We began to kid ourselves that, just watch, we would stay until the bitter end, attend the drawing for a jersey and be rewarded for our efforts with that very Joaquin Arias jersey.  Or, better yet, that of Luis Castillo.  Or Oliver Perez.
Oh, and our daughter would contract pneumonia and miss enough school that she would have to repeat eighth grade.
When it got to the fourteenth inning, Jerry Manuel found himself out of pitchers.  He chose to bring in Oliver Perez.  That is when the atmosphere at CitiField truly became surreal.
While his entrance into the game during any kind of meaningful game would’ve been greeted with frustration and anxiety, on this day the zeal of the crowd was palpable, the smattering of fans present obviously relishing the opportunity to heckle this pitcher who, by declining to go back down to the minor leagues during the season as he arguably should have done, managed to do no more than occupy a roster spot and collect his hefty paycheck for most of the season.
The gaiety and volume only increased as Perez’s outing very quickly started to unravel.  Accompanied by sarcastic chants of “MVP!  MVP!” Oliver Perez proceeded to hit one batter and walk in three batters, resulting in walking in the go-ahead run.
While razzing Perez felt a little mean-spirited, Howie Rose and Ed Coleman were there to remind anyone listening and having such sympathies that Oliver Perez had brought every bit of this groundswell of un-support upon himself.  (Presumably having to catch a plane himself and not having been promised a game-used, autographed player jersey, Wayne Hagin had already exited the WFAN broadcast booth.)
I sensed that the merriment of the crowd stemmed not only from the opportunity to heckle Perez but also from the fact that, at this point in the proceedings, many fans were just as glad to have the game come to an end, even if that meant Perez having a predictably putrid outing to give the game away.  
It was not lost on many of us the irony of a poor showing by Oliver Perez serving as the 2010 season denouement.
And so came the fourteenth inning stretch and, without the Mets scoring at the bottom of the 14th inning, the game, the season, and–finally–the wait for the jersey lottery came to a close.
After being summoned into the Mets Press Room–the very same room in which Jerry Manuel had just given his final post-game press conference–the marketing staff proceeded to call each invitee up to the stage, one at a time, to draw from a Mets helmet one of the slips of paper upon which a player’s name had been written.  Because my daughter’s entry ticket was stamped with the number one, she was the first to pick.  


As my husband and I held our breath, she reached in, took a slip of paper, smiled, and read aloud in a clear, excited voice, “Angel Pagan!”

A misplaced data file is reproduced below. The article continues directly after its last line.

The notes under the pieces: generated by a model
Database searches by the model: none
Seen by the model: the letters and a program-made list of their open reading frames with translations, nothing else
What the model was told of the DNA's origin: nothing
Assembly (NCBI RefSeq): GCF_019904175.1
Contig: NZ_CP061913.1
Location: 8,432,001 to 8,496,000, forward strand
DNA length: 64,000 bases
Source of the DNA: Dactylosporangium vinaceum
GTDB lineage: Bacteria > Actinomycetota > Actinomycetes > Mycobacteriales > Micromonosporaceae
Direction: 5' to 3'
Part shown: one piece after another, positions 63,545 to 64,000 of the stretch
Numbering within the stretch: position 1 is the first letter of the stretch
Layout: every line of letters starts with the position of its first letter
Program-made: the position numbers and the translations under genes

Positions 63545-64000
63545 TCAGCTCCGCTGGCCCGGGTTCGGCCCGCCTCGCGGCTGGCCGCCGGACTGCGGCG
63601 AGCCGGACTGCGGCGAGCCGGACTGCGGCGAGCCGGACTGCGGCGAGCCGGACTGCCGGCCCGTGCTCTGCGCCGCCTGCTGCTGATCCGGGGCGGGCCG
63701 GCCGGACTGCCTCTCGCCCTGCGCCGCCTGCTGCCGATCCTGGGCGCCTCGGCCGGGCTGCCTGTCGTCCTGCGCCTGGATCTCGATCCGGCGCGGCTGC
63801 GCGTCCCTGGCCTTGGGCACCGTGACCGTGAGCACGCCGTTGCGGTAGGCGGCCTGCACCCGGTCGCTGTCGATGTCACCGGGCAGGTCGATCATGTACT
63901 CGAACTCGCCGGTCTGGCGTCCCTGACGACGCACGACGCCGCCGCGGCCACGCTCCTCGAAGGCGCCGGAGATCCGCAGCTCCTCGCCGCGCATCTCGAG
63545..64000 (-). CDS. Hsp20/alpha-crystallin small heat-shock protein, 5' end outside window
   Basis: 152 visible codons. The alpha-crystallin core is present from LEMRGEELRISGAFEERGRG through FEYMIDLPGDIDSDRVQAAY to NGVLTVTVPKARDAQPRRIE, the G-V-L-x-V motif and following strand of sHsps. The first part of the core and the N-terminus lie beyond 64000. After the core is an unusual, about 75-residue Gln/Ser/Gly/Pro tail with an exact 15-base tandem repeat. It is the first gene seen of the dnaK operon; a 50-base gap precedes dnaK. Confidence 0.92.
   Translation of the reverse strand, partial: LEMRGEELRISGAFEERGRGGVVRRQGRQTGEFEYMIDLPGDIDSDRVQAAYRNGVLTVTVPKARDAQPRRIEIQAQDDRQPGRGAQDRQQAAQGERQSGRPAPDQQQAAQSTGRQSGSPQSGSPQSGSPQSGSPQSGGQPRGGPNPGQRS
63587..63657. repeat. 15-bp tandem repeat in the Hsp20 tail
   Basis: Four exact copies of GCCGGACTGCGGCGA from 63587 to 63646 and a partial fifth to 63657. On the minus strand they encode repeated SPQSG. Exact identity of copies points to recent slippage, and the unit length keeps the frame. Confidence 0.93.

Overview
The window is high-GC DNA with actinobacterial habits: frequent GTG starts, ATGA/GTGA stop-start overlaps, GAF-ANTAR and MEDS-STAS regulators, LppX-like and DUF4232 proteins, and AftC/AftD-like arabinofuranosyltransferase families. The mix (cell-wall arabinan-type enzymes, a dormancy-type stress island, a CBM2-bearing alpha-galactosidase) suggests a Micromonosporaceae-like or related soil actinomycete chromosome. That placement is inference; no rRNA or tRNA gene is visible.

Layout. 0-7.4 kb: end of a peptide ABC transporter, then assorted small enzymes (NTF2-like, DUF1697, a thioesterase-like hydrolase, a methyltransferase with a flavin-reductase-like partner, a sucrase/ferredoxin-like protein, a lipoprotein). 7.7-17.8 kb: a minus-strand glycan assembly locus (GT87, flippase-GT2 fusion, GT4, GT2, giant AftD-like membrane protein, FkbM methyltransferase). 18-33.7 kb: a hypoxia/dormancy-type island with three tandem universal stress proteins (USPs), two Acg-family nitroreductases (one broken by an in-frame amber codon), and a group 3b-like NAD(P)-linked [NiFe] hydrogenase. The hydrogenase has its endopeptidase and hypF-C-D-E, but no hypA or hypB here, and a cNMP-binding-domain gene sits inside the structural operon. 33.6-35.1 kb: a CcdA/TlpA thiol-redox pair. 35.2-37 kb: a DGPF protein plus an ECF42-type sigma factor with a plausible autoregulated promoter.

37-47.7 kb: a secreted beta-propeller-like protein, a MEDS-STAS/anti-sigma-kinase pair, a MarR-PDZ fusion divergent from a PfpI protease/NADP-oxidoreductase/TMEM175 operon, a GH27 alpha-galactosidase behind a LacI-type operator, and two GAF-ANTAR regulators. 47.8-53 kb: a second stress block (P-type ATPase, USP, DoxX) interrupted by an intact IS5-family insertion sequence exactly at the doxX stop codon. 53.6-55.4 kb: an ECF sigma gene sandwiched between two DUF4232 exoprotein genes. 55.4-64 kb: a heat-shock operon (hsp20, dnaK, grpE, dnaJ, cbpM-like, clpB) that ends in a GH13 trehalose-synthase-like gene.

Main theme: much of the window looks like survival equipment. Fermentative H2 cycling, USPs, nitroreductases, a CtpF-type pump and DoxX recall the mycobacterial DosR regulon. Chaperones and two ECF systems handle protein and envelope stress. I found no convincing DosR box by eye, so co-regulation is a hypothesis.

No offense, Joaquin Arias, but Angel Pagan is definitely my favorite player and one of my daughter’s top three favorites.  Following each fantastic diving catch he made this season, along with each of his extra-base hits, she and I were right there in Section 319, waving our arms up and down slowly in our “angel wings” salute.
If he hadn’t been a beloved player of ours before, he would’ve been once we learned what a devoted father he is.  Because of his concern about a serious eye condition for which his two-year-old daughter Briana is being treated, Pagan was not in the lineup on September 17th so that he could–with the Mets’ approval–be part of a doctor’s consultation regarding his daughter’s condi
, along with his wife.  
Ten days or so later, the night before his daughter was to undergo surgery, Angel sat out of the lineup and stayed home to be with Briana.  He was then at the hospital the next morning, bright and early.  After the surgery had taken place and presumably gone well, Angel was back at CitiField later that day and was in the lineup for both games of a double-header! 


After all twenty-five jerseys (none of which were Castillo’s or Perez’s, by the way), had been claimed, photographs were taken.  Outfielder Chris Carter stopped by to greet and pose for pictures with fans.
It was almost dark when we returned to our car in the practically empty CitiField parking lot.  I asked my husband and daughter if I could take one last  parting shot.  They acquiesced, proudly holding the very jersey Angel Pagan had played in not even an hour before, grass- and dirt-stained, and featuring his signature on his number.
How strange it felt to leave CitiField for the final time of the 2010 season feeling so ebullient. Considering how the team had fared this season, I assumed I would feel sad and empty. 
The reason for my upbeat mood, I rationalized, was the excitement of having received the jersey.  Nothing more, nothing less.  But I couldn’t help but think that there was something more.
Perhaps the game we had just sat through, with Oliver Perez serving as an unintentionally humorous coda to the somber blues anthem that had played over most of the season, had served as a catharsis of sorts.  Could it be that forcing myself to sit through that entire ludicrous game had helped me and perhaps other fans purge some of those latent negative feelings brought on by the season just concluded?